Why Every Black Woman Should Visit the Motherland
It pains me when Black Americans proclaim their disinterest in visiting Africa. So often, we subconsciously feed into the stereotypes, negative media and misrepresentation of the continent from which we originate; while missing out on the richest (and second largest) stretch of land on the planet.
Our parents may not have been born in an African country, but that shouldn’t make us any less interested in or connected to our roots. If anything, it should make us want to visit and discover even more! I've been to the continent twice, with my third trip coming up next month. As a Black woman — especially one with no direct ancestors from Africa — I feel it is vital to visit the Motherland several times in my life. I wish the same for every Black woman, and here’s why:
From the moment I landed in Tanzania on my first trip to Africa, I had an overwhelming sense of belonging. Everyone around me looked like me. I was no longer a "minority." I was a part of the larger community that happened to be Black, and it was a good thing. Traveling with white volunteers (a separate story for another time), it became apparent that I was “one of them” and the others in the group were not. People in the street were shouting “dada” which means sister in Swahili. “You are home, Sista” they would say. In America, this “Queen” notion has taken off; but in the Motherland, this is exactly what we are and were always meant to be. I was appreciated, held on a pedestal and treated like the queen I know I am — by both men and women. This experience promoted so much self-love, self-confidence, and pride; and it's something every Black woman should experience in her life.
Being born and raised in America as a Black woman with very little knowledge of my roots and ancestry, I often wondered why my family did things the way they did, or why we were the way we were. So many questions had gone unexplained and answered with, “It’s just the way it is.” Having to explain to white girls at sleepovers why we wrap our hair at night and only wash our hair one time per week is just one of many examples that left me feeling like “our” way was the wrong way and out of the norm. I was always acutely aware that we were "different" for eating what we ate and operating the way we do.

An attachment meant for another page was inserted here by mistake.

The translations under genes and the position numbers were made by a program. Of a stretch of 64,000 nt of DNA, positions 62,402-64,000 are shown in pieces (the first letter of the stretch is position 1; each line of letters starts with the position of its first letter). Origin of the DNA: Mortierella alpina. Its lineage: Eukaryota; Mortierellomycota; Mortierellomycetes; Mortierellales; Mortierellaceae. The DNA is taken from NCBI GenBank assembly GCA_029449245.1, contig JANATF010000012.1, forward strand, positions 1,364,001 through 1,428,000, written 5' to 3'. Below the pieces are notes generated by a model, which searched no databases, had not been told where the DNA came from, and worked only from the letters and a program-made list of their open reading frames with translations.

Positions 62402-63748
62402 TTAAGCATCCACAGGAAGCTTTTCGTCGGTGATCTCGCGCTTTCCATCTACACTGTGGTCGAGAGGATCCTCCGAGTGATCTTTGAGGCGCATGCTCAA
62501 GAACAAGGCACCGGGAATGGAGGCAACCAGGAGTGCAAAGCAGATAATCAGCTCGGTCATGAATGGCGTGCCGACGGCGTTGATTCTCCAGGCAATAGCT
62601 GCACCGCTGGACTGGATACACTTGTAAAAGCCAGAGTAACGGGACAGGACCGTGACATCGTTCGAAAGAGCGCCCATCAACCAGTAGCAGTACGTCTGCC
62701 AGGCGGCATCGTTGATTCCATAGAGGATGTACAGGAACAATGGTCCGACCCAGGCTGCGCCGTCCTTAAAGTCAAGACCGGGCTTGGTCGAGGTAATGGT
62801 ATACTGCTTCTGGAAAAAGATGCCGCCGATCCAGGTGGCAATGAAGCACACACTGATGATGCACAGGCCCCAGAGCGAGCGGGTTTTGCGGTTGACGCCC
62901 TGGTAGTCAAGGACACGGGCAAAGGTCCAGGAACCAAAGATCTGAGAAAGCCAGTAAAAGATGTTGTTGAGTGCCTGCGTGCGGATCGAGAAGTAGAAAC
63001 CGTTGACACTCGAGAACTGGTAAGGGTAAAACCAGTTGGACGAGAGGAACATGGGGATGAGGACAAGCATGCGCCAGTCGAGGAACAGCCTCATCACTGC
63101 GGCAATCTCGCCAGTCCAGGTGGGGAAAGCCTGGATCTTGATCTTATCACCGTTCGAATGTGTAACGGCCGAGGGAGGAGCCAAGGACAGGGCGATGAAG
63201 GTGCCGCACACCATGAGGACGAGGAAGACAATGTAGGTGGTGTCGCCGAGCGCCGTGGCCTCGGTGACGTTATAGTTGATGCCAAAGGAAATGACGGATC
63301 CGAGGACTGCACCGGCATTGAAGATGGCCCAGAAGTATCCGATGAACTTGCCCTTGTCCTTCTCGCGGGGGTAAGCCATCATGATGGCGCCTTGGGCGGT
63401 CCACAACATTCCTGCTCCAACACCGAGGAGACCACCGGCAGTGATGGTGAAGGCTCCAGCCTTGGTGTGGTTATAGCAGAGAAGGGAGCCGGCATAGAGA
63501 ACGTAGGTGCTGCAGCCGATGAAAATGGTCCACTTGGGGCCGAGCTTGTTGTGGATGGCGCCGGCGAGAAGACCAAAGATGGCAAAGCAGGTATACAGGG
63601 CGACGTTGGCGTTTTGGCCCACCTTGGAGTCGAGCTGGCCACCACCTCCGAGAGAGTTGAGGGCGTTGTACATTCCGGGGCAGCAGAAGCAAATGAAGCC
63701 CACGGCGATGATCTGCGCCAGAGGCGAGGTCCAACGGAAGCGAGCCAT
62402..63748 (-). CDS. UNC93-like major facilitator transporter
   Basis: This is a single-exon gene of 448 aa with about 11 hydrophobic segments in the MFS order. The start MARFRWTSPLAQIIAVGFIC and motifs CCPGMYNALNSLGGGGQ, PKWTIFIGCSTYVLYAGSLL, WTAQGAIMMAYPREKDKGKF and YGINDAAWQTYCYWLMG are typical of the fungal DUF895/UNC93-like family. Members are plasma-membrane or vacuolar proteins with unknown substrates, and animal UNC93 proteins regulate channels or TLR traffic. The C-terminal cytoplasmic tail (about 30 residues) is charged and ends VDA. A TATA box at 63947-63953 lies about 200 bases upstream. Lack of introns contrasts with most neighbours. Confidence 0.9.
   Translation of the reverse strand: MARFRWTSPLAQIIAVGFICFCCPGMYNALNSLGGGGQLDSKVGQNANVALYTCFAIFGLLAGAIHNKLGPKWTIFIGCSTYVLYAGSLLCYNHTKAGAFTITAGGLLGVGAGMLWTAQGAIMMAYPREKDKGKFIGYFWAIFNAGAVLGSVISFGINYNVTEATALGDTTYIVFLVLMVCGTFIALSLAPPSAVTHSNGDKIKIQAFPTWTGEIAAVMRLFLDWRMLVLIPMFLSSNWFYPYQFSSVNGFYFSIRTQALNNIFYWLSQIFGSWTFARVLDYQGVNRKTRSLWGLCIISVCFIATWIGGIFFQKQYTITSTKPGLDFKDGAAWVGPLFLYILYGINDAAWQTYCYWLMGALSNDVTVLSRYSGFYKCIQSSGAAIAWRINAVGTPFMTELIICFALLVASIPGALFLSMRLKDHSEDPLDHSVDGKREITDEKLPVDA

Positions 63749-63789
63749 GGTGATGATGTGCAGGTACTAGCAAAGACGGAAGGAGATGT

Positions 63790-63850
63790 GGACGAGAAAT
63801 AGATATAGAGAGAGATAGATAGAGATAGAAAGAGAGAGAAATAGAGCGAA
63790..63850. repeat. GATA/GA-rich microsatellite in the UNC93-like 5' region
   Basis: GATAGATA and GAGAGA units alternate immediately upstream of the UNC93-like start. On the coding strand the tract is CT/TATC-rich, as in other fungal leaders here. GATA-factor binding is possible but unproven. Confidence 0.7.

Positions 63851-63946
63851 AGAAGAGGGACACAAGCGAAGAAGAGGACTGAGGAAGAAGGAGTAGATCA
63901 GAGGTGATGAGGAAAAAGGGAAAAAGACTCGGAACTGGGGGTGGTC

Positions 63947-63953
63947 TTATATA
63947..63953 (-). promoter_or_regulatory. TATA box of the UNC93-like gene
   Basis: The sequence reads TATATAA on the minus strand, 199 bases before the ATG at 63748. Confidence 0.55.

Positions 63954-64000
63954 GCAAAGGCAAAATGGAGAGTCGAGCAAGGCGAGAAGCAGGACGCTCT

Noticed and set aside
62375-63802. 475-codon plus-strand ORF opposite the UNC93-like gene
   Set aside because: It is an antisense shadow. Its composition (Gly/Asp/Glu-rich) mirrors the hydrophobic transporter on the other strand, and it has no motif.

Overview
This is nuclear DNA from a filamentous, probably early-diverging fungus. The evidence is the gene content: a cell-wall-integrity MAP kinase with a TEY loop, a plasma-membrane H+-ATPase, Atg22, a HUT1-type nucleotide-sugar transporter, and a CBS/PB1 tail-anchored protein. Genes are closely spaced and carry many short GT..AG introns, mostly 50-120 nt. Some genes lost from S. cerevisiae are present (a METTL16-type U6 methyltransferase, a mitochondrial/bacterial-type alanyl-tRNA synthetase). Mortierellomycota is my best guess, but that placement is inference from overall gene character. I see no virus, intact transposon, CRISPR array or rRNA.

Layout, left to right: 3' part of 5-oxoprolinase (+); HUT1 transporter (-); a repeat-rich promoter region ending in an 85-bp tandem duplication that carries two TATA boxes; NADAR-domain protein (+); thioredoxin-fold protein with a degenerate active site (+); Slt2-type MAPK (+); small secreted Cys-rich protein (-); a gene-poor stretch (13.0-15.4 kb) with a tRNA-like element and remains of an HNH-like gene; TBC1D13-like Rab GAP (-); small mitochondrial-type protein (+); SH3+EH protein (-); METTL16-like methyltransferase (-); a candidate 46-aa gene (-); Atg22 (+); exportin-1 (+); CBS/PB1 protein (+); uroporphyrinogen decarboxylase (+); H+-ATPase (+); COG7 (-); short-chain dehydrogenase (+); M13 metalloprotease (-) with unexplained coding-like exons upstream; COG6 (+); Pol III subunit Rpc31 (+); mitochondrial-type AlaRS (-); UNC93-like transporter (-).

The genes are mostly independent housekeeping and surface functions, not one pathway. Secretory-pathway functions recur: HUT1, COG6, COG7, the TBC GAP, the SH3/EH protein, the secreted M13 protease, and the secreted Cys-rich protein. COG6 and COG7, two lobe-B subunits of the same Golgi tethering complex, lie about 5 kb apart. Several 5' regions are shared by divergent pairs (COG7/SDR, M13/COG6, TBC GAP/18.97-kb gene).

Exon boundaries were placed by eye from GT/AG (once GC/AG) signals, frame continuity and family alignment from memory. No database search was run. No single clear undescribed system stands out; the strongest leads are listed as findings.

Visiting Africa helped me to understand and reinforce that certain things are just part of our DNA, our African DNA. Our ancestors stretch beyond those who arrived in America by boat; and have a thriving culture with customs, logical reasons and ways of doing things that don’t have to be explained to anyone. Whether it was my house mama washing the floors obsessively or the house cooks seasoning the mess out of our dinner — it all felt normal and right, something I had never felt growing up in America.
From the culture, to the fashion, to the music and vibrancy — there is something in each country in Africa that will inspire you and give you a greater perspective. Whether it’s the fabrics of the clothing, the head wraps or jewelry, or the beautiful cities, beaches, mountains and landscape. As a Black woman there is so much creativity to be soaked in by visiting Africa. Not only have I departed each time feeling more creative; I've also felt even more inspired to connect with other Black women, to empower each other and unite as a greater force.
I strongly encourage every Black woman to visit Africa at least once. And yes, Morocco, Egypt and Cape Town, are beautiful — but I urge you to venture beyond even those destinations. Explore the West, the East or go even further South. Words cannot explain the feeling you will experience or what you will gain from it. You have to feel it for yourself and truly let it infiltrate your soul, body and mind.